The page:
- The other DOJ case, this time directly involving actions related to Jan. 6. Charges emerging from this investigation are likely to start where the recent trial of Oath keepers members ended: with seditious conspiracy against the United States. Add on obstruction of Congress, interfering in a federal investigation, and as many counts of lying to federal officers as the DOJ feels like putting down on paper.
- Georgia. It may not seem that what’s happening in a single state could be more important than what’s going on at the DOJ. The danger may seem even smaller with a Southern state under a Republican governor and almost a whole slate of Republican officials. But Donald Trump did his best to screw the Peach State, and now it could give him the pit.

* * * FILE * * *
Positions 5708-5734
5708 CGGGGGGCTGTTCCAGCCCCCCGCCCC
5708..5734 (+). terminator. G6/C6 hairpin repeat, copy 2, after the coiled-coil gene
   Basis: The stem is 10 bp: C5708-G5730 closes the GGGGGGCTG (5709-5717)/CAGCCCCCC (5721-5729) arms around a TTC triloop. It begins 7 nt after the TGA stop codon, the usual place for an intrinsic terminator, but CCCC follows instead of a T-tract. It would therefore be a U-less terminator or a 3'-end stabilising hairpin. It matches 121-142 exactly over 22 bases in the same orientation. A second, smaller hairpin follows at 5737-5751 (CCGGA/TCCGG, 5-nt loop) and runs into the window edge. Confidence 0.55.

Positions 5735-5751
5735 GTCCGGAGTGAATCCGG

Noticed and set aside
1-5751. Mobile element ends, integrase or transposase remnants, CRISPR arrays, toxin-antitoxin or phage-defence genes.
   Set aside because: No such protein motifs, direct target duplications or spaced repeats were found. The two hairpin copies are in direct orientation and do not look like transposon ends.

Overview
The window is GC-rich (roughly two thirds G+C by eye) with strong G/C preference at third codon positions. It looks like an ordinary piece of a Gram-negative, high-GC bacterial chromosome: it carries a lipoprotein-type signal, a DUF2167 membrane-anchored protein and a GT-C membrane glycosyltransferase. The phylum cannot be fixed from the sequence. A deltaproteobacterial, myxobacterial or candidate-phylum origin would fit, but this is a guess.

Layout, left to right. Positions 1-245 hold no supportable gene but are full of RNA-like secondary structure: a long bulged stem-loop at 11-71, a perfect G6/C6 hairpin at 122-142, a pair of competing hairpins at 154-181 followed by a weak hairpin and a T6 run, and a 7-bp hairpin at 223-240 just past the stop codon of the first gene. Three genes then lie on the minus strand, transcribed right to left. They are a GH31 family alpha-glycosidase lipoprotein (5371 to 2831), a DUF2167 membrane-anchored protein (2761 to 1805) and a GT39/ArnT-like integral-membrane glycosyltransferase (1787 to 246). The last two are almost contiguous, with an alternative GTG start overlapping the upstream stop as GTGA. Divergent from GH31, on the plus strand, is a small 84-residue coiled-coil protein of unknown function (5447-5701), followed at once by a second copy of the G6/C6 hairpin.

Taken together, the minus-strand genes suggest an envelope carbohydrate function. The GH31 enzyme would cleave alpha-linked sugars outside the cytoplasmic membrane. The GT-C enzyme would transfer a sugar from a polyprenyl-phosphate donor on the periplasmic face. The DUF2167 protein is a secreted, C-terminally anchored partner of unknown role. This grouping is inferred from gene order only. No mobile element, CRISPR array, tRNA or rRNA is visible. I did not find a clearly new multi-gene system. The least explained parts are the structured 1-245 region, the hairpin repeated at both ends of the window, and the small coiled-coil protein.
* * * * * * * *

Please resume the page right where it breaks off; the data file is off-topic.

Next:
The investigations of Trump in Georgia almost deserve a spreadsheet of their own. Over the summer, Fulton County District Attorney Fani Willis convened a special grand jury to receive testimony related to Trump’s attempts at election interference in Georgia. That’s in addition to a larger state investigation that includes Trump’s “perfect call” to Republican Secretary of State Brad Raffensperger, in which he tried to convince the AG into making up just enough votes (11,780) to hand Trump victory in the state, as well as another set of subpoenas issued in August to members of Trump’s election team and a former GOP county chair who were involved in a scheme to collect and copy both voting results and the software from voting machines in Coffee County, GA. These actions were coordinated by Trump attorney Sidney Powell, who is also the proud owner of some GBI paperwork.